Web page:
Visiting Koh Lipe Island in Thailand

There are two questions people ask me when they’ve heard that I spent over a year living in Thailand. The first is “OMG why did you leave?” and the second “Where was your favourite place?”

The first is because lol visas. And the latter isn’t actually all that easy to answer. There are SO many places in Thailand that I adore, each for a different reason.

I loved Bangkok because of the friends I made, both local and expat, the incredible food scene and how each day was like a treasure hunt because there were always little gems hidden down unassuming alleyways.

I loved Koh Lanta because despite how many tourists frequent Thailand each year, it still felt local and I absolutely adored Koh Kred, because even though it was only a short distance from Bangkok, it felt worlds apart.

And those places that I just mentioned?
They’re not even the half of it.

But it’s impossible to explain everything and more in a sentence, and if I have to go on pure visuals and experience, then it has to be Koh Lanta and Koh Lipe.

Koh Lipe is a small island in the southern part of Thailand’s Andaman Sea that, along with nine other (uninhabited) islands, makes up the Adang Archipelago.

The islands sit upon the Tarutao National Marine Park, a nature reserve that was established in 1974 and covers a large stretch of sea which includes a few other islands. But the reason I love it is because it was everything I imagined Thailand would be before having ever set foot in the country.

I went to Koh Lipe after leaving Koh Lanta, and after five hours of travelling on the Tigerline ferry, I arrived at the “taxi” station. Koh Lipe doesn’t have a pier, instead what it has is a floating jetty a few metres off the shore, housing an array of long tail boats waiting to transport you to your accommodation. It costs 50B (£1) to get to shore and is the most beautifully scenic taxi route I have ever taken.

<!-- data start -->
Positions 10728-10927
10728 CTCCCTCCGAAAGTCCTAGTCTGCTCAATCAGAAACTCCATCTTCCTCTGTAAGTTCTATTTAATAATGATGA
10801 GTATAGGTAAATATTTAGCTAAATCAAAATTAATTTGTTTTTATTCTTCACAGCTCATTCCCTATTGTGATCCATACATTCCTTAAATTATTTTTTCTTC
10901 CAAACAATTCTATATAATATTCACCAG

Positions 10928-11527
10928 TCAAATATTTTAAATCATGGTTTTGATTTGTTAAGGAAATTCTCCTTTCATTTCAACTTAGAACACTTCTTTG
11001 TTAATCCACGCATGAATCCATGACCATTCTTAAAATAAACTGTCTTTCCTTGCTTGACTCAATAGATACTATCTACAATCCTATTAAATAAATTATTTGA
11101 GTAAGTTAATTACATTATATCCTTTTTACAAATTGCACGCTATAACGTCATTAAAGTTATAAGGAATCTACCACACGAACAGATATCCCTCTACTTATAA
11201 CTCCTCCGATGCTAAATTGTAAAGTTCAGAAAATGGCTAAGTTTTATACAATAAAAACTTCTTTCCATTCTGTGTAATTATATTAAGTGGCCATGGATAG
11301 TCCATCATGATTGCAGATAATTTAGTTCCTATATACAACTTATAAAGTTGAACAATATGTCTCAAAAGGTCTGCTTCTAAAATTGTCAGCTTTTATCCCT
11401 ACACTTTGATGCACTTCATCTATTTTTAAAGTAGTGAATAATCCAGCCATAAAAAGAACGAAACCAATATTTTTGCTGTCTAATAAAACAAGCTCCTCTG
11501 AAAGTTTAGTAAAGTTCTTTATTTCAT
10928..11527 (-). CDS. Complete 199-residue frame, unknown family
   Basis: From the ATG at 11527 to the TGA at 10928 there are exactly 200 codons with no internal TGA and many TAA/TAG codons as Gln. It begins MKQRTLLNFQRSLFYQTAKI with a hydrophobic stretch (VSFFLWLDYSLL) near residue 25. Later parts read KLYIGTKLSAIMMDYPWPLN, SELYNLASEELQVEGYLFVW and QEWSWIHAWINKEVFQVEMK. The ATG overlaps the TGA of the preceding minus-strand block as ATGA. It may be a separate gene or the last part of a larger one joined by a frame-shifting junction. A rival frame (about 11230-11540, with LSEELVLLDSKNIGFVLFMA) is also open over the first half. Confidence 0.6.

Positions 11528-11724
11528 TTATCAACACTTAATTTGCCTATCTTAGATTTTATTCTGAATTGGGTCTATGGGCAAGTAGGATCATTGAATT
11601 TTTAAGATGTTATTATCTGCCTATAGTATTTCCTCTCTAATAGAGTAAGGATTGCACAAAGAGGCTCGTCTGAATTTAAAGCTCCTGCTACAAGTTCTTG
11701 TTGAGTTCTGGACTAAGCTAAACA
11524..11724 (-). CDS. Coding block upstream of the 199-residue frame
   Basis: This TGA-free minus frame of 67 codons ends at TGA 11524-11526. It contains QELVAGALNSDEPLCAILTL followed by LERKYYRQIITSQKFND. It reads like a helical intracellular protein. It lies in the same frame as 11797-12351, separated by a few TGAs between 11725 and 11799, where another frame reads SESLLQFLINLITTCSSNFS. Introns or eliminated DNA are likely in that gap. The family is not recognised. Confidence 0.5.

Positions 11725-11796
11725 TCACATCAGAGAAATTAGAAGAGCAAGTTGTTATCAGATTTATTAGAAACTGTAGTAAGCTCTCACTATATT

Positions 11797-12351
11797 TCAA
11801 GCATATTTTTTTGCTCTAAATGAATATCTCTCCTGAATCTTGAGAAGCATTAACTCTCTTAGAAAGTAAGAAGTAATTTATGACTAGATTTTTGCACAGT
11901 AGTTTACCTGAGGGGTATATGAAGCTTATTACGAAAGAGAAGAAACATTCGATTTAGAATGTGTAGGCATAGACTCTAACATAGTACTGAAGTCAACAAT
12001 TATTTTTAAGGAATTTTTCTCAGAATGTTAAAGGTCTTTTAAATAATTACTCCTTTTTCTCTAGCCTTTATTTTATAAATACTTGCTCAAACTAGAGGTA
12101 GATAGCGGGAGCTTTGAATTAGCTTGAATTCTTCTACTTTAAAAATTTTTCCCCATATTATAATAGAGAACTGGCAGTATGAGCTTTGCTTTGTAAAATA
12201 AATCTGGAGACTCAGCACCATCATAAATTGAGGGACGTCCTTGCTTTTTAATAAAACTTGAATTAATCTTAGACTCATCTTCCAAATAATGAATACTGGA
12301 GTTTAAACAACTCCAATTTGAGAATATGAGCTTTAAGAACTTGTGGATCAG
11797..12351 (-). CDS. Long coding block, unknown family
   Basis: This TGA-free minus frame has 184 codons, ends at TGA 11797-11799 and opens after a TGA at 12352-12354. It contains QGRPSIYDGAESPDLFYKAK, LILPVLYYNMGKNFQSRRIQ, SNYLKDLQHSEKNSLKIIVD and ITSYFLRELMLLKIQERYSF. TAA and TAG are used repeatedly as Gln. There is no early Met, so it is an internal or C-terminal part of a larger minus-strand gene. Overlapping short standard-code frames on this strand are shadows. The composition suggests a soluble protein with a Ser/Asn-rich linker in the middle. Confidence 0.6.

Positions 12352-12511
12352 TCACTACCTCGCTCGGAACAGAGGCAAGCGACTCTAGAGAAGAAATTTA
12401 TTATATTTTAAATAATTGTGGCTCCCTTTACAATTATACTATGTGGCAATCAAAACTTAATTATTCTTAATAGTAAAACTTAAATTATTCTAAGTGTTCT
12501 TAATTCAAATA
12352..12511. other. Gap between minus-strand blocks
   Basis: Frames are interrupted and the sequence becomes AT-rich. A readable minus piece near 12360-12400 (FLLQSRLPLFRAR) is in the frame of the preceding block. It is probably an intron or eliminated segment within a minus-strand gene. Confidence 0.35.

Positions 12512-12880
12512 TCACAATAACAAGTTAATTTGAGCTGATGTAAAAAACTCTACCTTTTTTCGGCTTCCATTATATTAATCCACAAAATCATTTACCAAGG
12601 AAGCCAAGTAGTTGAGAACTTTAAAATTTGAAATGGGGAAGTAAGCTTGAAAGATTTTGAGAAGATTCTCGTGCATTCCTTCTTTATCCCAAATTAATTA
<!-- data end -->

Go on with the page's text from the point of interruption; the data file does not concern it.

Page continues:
White sands and clear seas mean that Koh Lipe is no secret, however, it still hasn’t reached the popularity levels of Koh Phi Phi, meaning that’s what’s left is an eclectic bunch of people. But instead of tourism changing the personality of the island, the expats, tourists and locals that frequent the island, have all pulled together to enhance and protect it, and the result is a relaxed, easy-to-navigate island with an amazing food scene.

There’s accommodation for all budget types, but as with tourism everywhere in the world, popularity attracts development opportunities, and there’s a fair bit of construction on the island as hotels set about building their latest.

However, whilst developments are on the rise, many businesses on Koh Lipe have pulled together to create a sustainable future. Eco-conscious resorts such as Jack’s Jungle (where I stayed) are preserving Koh Lipe’s beauty by encouraging recycling, and not overusing water (which also saves energy by being freezing cold. Which sounds terrible, but trust me, after a day in the sun you’ll love it!) composting and saving on electric consumption by encouraging you to sleep on your sheets and use your towel more than once!

Everybody is willing to help preserve Lipe’s beauty, even with something as simple as picking up rubbish that they see on their daily journey. During an evening spent at a local bar’s film night, I learnt about “Trash Heros”, a group of people that meet every week, hop aboard a long tail boat, and cruise over to the nearby islands to collect trash that has washed up upon its shores.

The people of Koh Lipe are passionate about their environment, and it shows. So much so that during my first ever scuba dive (more on that in a different post!) my instructor Kristen, was picking up any drop of rubbish that she saw along the ocean floor.

It really is an incredible island—and easily one of the most beautiful I have ever had the privilege of visiting.

over and out,
Amy Morgan